Thursday, January 19, 2006

Simon Jenkins: the intellectual runny nose of the British establishment.

I read Simon Jenkins' article about Iran after hearing about it in various places. He's such an inveterate con(descension) artist I knew what to expect. With Jenkins you can expect sub-BBC rumination, vacuous high-sounding intellectual abstraction, and lists of undistinguished assumptions. You end up feeling sorry for the poor deluded sod. And that's how it was.

Jenkins gets off the mark in his opposition to anti-Iran action 'The very talk of it - macho phrases about "all options open" - suggests an international community so crazed with video game enforcement as to have lost the power of coherent thought.'

This is absurd, when as he usually has no difficulty in pointing out, the US has been losing real lives in Iraq next door. One moment he doesn't like on the ground movements, next it's video-game enforcement he's down upon. It also seems that he thinks the non-macho thing (the right thing, natch), would be to have no discussion of options, for there are none.

Next up, Jenkins shows why he's one of Britain's foremost black columnists when he says:

'Iran is a serious country, not another two-bit post-imperial rogue waiting to be slapped about the head by a white man.'

No, they're waiting for a token white figurehead to come and lick their arses, after which they'll treat them the way they treat other objects of their affection, like their women.

One senses the baleful ghost-writing of Beeb hack John Simpson here:

'Iranian politics are as complex and sophisticated as any I have observed around the world.'

er, evidence?

And Iran, serious? What does Jenkins mean by that? They're serious about only one thing- nuclear weapons- and about the rest they're completely nutty, from stoning unfaithful women to proclaiming their intent to uproot anglo-saxon culture everywhere.

Next up is such a classic piece of liberal piffle it needs posting in full:

'All the following statements about Iran are true. There are powerful Iranians who want to build a nuclear bomb. There are powerful ones who do not. There are people in Iran who would like Israel to disappear. There are people who would not. There are people who would like Islamist rule. There are people who would not. There are people who long for some idiot western politician to declare war on them. There are people appalled at the prospect. The only question for western strategists is which of these people they want to help.'

He seems to be saying that anything we say about Iran is true. Well, that certainly makes intel a lot easier. But his conclusion is that we throw some clumsy gestures into this melange. No distinctions, just vague good intentions required, and no action.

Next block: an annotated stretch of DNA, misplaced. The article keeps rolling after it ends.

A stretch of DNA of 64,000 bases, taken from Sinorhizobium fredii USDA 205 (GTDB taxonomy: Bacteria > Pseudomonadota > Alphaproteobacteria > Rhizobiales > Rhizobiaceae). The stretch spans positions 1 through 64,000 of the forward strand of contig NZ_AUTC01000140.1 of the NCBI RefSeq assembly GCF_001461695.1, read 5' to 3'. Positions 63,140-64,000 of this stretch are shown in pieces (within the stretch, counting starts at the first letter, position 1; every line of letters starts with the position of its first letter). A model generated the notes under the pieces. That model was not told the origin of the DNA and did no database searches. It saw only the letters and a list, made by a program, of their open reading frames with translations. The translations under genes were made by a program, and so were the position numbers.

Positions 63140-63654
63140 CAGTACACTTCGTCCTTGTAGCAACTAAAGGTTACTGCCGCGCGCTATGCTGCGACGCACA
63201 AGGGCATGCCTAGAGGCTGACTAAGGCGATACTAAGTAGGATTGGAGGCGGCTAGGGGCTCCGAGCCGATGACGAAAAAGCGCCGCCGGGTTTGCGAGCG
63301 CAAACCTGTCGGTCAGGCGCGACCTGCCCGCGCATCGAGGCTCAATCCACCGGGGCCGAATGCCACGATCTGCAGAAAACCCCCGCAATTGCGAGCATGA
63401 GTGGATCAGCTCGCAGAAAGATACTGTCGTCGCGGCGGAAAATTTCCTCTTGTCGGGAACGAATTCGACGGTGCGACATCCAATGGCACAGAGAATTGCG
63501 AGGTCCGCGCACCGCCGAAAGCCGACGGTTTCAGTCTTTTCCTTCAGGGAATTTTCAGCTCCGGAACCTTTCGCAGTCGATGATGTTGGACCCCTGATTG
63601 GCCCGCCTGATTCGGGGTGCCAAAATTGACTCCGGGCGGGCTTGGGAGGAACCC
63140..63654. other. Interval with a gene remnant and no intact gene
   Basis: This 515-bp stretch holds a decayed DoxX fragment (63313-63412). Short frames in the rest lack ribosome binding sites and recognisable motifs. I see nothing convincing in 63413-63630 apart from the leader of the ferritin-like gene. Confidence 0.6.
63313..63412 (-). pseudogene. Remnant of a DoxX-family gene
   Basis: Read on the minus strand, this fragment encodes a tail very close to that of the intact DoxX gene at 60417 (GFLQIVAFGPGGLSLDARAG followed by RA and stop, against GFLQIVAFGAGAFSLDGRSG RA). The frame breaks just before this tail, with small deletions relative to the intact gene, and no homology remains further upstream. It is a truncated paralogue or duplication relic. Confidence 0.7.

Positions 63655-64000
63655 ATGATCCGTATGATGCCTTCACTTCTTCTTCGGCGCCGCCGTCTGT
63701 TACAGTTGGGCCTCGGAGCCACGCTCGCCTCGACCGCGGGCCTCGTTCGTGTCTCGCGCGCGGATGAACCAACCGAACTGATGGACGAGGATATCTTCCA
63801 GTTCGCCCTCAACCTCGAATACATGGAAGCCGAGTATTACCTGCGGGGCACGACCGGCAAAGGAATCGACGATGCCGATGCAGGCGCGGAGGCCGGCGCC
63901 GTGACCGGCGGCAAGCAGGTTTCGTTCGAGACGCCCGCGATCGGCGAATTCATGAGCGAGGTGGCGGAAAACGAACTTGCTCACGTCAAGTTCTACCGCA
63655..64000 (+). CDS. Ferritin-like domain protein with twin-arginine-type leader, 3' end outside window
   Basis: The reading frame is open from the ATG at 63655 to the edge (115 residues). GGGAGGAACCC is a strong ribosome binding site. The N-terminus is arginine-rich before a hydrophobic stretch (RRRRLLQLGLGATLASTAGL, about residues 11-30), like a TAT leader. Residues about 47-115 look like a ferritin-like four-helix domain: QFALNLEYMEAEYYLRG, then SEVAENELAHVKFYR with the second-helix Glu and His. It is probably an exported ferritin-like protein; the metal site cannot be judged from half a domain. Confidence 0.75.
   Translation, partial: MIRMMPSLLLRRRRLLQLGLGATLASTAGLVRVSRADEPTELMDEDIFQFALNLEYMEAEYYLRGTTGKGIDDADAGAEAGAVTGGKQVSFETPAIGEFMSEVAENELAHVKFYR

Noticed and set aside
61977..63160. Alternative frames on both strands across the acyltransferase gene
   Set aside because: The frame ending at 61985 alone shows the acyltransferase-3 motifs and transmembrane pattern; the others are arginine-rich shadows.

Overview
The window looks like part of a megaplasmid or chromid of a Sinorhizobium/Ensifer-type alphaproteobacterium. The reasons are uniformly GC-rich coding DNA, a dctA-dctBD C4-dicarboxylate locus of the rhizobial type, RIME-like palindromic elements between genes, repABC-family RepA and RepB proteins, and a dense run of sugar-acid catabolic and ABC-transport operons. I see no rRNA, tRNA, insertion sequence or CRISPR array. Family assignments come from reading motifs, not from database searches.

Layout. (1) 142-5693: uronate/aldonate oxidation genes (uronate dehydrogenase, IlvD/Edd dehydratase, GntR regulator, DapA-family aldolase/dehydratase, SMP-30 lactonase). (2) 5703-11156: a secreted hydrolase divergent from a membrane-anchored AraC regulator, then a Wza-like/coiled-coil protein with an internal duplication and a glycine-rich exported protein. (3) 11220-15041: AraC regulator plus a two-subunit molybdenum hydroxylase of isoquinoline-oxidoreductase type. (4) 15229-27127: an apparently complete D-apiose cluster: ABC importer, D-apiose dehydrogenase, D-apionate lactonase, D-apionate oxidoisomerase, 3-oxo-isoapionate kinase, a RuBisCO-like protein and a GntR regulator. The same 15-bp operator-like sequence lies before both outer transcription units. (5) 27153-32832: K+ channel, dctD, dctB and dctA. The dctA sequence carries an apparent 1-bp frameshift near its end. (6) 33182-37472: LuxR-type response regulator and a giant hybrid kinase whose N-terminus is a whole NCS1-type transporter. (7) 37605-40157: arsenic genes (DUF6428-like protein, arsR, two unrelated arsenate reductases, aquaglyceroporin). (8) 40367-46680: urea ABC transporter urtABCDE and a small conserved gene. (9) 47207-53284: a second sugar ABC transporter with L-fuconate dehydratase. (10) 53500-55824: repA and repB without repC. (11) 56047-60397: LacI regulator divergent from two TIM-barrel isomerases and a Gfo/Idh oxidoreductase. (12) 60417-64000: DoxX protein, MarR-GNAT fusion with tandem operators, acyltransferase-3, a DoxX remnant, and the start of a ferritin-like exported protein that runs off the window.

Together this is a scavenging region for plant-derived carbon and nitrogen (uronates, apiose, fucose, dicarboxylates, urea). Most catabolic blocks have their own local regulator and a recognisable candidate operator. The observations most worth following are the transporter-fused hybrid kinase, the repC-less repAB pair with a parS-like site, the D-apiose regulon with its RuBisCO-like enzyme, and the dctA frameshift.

I prefer to use some discrimination, and say that it's obvious the nutters are in charge in Iran, and they're tightening their grip; moreover, the anti-western rhetoric is not to appeal to the beast within the Iranian people, but to intimidate the pro-western ones into believing that the grip of the hardline is iron-like, and there is no help coming from the West. It's the inactivity of the West in the face of this that makes such a line plausible.

Moving on we find some piffle about nuclear proliferation. The question is this: is Iran actually threatened by any nation with regard to nuclear weapons. Answer, unequivocally, no- unless they unleash mass destruction themselves. Nukes are just the ultimate in insurance policies for the Iranian high-wire Islamofascist playboys.

But lacking an argument, what's a girl to do but lie? Jenkins is no exception. He knows this is wrong, but that his Beeb-o-GUardianista readers will lap it up:

'But given the inaccuracy of American bombers, the death and destruction caused to Iran's cities would be a gift to anti-western extremists and have every world terrorist reporting for duty.'

Don't you love the 'given' here? So lazy.

Jenkins tries to bolster his argument by saying that the current President of Iran is not secure, and that the Islamic revolution has been a failure. As for the former point, Ahmadinejad is working on that one. As to the latter, Ahmadinejad agrees with Jenkins, and that's why he's working to bring home the revolution.

All of which leaves Jenkins ploughing the wrong way down shitcreek with only his hands for paddles.

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